The killdeer (Charadrius vociferus) is a medium-sized plover. The genus name Charadrius is a Late Latin word for a yellowish bird mentioned in the fourth-century Vulgate. It derives from Ancient Greek kharadrios a bird found in ravines and river valleys (kharadra, "ravine"). The specific vociferus is Latin and comes from vox, "cry" and ferre, "to bear".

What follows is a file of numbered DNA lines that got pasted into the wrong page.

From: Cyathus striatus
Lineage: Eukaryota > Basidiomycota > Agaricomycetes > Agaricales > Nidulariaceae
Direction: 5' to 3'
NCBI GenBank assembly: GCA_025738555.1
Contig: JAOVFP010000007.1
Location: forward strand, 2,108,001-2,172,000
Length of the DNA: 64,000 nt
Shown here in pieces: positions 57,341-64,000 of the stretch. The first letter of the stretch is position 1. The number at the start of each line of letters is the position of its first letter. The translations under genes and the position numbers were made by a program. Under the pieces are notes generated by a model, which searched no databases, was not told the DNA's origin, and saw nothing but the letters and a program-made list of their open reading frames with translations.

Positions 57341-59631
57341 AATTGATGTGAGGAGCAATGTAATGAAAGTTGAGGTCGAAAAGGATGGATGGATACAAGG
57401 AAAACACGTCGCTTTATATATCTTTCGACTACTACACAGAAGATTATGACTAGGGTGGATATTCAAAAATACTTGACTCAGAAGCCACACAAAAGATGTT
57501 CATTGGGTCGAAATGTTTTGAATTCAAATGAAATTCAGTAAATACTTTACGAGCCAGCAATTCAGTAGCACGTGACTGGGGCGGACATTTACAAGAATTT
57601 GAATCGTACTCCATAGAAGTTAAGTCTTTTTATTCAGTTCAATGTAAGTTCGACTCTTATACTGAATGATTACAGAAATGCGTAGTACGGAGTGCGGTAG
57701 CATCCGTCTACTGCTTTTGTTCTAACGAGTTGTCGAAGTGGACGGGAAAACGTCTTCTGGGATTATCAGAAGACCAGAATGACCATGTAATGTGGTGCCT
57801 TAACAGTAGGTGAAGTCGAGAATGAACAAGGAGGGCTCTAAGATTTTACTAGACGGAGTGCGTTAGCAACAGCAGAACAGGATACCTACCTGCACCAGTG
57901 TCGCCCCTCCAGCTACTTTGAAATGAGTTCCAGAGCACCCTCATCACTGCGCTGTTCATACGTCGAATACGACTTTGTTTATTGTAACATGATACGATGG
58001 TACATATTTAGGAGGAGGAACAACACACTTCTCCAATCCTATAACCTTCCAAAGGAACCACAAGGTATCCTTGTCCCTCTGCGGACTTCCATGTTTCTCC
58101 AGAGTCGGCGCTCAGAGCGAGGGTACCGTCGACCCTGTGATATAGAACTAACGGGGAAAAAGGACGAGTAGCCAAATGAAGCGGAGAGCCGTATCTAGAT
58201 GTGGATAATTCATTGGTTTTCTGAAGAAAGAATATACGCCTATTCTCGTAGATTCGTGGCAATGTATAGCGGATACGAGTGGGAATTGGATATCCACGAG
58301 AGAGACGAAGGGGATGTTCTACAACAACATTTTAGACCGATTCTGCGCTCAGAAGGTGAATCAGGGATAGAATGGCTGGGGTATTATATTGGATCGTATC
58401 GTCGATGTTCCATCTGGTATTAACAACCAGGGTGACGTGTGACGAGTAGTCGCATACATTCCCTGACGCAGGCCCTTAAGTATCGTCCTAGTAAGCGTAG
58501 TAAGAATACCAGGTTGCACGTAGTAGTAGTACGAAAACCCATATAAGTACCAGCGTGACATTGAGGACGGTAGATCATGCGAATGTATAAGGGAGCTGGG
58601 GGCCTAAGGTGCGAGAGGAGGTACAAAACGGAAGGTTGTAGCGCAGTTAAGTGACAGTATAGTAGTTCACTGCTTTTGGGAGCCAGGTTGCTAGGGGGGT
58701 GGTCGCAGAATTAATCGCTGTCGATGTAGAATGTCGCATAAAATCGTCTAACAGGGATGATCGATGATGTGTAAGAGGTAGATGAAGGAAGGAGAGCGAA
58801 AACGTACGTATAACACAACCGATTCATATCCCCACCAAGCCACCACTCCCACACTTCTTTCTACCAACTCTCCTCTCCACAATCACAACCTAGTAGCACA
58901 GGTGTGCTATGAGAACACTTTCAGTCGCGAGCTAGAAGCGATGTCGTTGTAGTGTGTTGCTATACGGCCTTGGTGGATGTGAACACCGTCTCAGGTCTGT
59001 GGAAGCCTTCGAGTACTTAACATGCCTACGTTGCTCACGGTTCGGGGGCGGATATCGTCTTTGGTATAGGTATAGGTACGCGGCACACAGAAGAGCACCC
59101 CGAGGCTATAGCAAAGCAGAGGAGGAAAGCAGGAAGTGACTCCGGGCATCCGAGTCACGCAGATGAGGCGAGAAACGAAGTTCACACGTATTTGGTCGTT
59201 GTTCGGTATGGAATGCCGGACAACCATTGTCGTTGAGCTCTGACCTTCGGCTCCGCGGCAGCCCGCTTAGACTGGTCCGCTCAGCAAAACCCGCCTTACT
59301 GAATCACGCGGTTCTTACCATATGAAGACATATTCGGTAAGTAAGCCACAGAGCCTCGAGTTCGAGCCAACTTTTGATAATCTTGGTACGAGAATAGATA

The adults have a brown back and wings, a white belly, and a white breast with two black bands. The rump is tawny orange. The face and cap are brown with a white forehead. The eyering is orange-red. The chicks are patterned almost identically to the adults, and are precocial — able to move around immediately after hatching. The killdeer frequently uses a "broken wing act" to distract predators from the nest. It is named onomatopoeically after its call.